Parable of the Lost Sheep Revisited

While doing my daily devotion, I came upon the Parable of the Lost Sheep in Luke 15:  3-7:

Then Jesus told them this parable: “Suppose one of you has a hundred sheep and loses one of them. Doesn’t he leave the ninety-nine in the open country and go after the lost sheep until he finds it? And when he finds it, he joyfully puts it on his shoulders and goes home. Then he calls his friends and neighbors together and says, ‘Rejoice with me; I have found my lost sheep.’ I tell you that in the same way there will be more rejoicing in heaven over one sinner who repents than over ninety-nine righteous persons who do not need to repent.

This portion of scripture has always puzzled me.  I didn’t understand why you would leave the ninety-nine.  What if a wolf came and got them?  What if they weren’t safe?  What if another one got lost?  So I decided to do a little research on sheep to find out why it would be safe to leave the ninety-nine to look for the one. First of all, sheep are herd animals, meaning they travel in groups. They follow a leader to a new pasture and have a tendency to congregate together with other members of a flock.  That being said, if one sheep was missing from the flock and they were grazing together, it would be perfectly  safe for a shepherd to leave them for a short time.  So that settled my question.

Immediately following the Parable of the Lost Sheep is the Parable of the Lost Coin where a woman has ten coins and loses one.  What does she do?  She looks for the coin until she finds it and when she finds it she rejoices.

This parable is immediately followed by the Parable of the Lost (Prodigal) Son.  And there is no mistake in the placement of scripture.  Jesus could have taught these parables in any order but He chose to teach them in this particular order.

When we have children, there are seasons when we have to exert more time, money, energy, etc.  on one child than another and that’s ok.  The children who don’t need the attention will be fine.  And one may need attention today but a different will need attention tomorrow or next week.

One goal of childrearing is to raise out children to prefer one another and to nip selfish behavior in the bud.  In the Parable of the Lost Son, the son who was always faithful and did the right thing got a little jealous of his brother who went out into the world.  His father replied, “My son, you are always with me and everything I have is yours.  But we had to celebrate and be glad, because this brother of yours was dead and is alive again;  he was lost and is found.”  What a lesson in selflessness.  It is not all about us and we need to teach our children that important lesson.  And yes they will have those thoughts from time to time, no matter how kind and tenderhearted they are.  They will feel left out, overlooked, unloved and in severe cases abandoned but they are not.  We as parents need to take care of the child who needs us at that particular time and remind the others that they are loved and don’t need us as much now, but may need us more in the future.  The others will be fine as the sheep who were left behind in the Parable of the Lost Sheep were.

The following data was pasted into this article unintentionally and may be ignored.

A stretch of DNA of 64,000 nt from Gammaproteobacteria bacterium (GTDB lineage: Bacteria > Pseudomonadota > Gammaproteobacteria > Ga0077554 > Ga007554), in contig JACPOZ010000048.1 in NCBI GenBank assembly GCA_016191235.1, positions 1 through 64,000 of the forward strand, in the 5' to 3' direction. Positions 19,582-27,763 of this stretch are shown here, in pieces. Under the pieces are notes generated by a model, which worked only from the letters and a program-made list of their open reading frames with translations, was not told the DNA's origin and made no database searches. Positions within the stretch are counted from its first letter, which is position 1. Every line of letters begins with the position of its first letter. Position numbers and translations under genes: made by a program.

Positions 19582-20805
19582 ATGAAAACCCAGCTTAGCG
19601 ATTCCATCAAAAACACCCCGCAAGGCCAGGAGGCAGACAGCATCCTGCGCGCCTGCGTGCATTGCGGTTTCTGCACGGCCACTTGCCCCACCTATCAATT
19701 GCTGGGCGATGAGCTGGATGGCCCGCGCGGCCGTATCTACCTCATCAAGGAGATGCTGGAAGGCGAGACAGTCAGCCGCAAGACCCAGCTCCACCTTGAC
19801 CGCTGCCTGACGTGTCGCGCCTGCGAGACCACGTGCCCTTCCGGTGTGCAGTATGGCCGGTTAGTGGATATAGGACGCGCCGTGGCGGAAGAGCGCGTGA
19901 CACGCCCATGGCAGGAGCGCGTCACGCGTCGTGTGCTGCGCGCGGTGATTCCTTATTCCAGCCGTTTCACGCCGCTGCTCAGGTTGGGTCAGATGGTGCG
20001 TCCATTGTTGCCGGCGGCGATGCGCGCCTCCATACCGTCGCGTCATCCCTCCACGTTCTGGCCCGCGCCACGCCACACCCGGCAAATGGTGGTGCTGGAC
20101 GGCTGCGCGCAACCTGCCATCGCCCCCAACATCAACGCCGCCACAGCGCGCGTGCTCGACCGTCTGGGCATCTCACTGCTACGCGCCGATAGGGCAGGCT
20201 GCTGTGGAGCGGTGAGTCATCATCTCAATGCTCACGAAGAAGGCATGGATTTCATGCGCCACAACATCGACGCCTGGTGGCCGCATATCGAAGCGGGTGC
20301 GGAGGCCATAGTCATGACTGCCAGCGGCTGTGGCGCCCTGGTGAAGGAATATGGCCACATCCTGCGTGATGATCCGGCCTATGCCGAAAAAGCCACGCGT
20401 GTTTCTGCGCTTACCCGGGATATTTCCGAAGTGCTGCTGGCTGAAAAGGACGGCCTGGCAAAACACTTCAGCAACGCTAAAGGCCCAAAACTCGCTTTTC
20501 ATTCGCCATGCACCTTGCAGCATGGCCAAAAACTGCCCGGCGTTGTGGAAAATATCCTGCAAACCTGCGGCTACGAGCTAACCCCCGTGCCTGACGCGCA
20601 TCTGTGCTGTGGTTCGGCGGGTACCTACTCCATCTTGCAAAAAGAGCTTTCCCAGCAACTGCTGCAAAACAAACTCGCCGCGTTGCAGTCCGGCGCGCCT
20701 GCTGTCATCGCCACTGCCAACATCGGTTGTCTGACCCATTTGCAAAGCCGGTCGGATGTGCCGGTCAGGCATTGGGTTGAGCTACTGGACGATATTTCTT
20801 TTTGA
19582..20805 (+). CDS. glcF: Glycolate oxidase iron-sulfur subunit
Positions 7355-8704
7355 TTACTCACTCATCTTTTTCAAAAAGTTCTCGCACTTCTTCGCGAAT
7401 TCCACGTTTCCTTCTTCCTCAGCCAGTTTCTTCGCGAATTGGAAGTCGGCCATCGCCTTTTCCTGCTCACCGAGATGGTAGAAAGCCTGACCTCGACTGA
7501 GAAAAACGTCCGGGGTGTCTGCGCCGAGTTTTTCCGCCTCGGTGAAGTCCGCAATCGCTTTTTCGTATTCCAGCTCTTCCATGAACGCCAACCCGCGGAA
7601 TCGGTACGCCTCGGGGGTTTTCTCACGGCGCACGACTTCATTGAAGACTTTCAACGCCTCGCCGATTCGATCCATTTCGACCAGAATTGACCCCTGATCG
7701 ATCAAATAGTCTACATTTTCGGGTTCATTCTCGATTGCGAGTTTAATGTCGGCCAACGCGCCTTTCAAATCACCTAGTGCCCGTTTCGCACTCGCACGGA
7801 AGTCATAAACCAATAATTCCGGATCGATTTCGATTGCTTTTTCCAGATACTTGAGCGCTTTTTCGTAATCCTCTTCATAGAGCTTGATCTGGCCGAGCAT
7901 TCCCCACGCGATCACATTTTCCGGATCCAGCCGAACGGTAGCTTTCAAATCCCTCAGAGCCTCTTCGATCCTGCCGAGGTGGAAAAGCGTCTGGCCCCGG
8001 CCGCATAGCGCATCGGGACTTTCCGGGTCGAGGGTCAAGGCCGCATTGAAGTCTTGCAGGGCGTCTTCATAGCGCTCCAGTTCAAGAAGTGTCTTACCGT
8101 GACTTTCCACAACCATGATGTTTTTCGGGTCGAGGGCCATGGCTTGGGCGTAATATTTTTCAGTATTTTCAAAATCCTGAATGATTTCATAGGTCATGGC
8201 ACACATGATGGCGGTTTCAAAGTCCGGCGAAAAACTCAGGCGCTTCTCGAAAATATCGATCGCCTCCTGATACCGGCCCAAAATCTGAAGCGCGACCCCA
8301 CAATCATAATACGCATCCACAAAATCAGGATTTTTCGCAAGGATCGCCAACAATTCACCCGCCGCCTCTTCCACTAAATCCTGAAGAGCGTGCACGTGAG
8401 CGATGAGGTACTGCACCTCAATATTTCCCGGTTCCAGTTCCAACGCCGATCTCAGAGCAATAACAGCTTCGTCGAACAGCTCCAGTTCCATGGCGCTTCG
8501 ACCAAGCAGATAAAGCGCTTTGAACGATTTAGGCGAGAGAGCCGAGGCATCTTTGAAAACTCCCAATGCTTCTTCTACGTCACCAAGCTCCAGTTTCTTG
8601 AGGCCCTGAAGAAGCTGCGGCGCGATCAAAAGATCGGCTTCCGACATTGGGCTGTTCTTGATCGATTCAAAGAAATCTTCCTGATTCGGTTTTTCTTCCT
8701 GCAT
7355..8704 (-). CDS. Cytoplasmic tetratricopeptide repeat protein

About pcobb0

I am a wife and mother to two wonderful adult children who I had the privilege of homeschooling from their pre-school through high school years. While homeschooling, I served in various leadership positions in local homeschool support groups including president. I also served as the Education Coordinator and Director of ENAACT Family Academy, a homeschool co-op in New Braunfels, Tx .Prior to homeschooling, I spent 11 years teaching elementary school aged children in both public and private schools. During my time teaching in the public school system, I earned a Master's Degree in Reading Education as well as a Reading Specialist certification. My hobbies include reading and cooking and I plan to take up scrapbooking and maybe photography in the near future. I am now an empty nester discovering what God has in store for me during this next season of life.
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3 Responses to Parable of the Lost Sheep Revisited

  1. Rebeca Jones says:

    I really needed this message today. I have had to devote so much time/energy on homeschooling one of my kids (he’s dyslexic), and just this week I am seeing evidence of issues with my youngest. My poor daughter in the middle of these two has no learning issues whatsoever and gets overlooked too often. I have been feeling guilty and discouraged this week. Thank you for reminding me of the big picture.

  2. pcobb0 says:

    Thank you for your encouraging comment. At times I get a little discouraged when I write. I question whether I am to “preachy” (is that a word???). I know that God wants me to encourage parents in their effort to “raise up their children in the way they should go” and my present form of communication is the written word. Sometimes I feel that I’m not an “expert”, but I’ll keep plugging on, obeying God, and I’ll see where this adventure leads.

    • Rebeca Jones says:

      I don’t find you too preachy at all! 🙂 And I think that passing on our wisdom to those coming along in our wake is exactly what our Lord would have us do. (What makes one an ‘expert’ anyway?) We writers get discouraged easily. I think that our enemy would like to put us out of commission with whispered lies. “What you write doesn’t matter.” “Who do you think you are to offer such advice?” “No one reads it anyway.” Don’t listen to it! If the Lord has put a passion in your heart to encourage other parents, then know that your words will make a difference for the exact people our Lord has in mind. Keep on writing–who knows where this adventure will take us, eh? Grace and peace to you.

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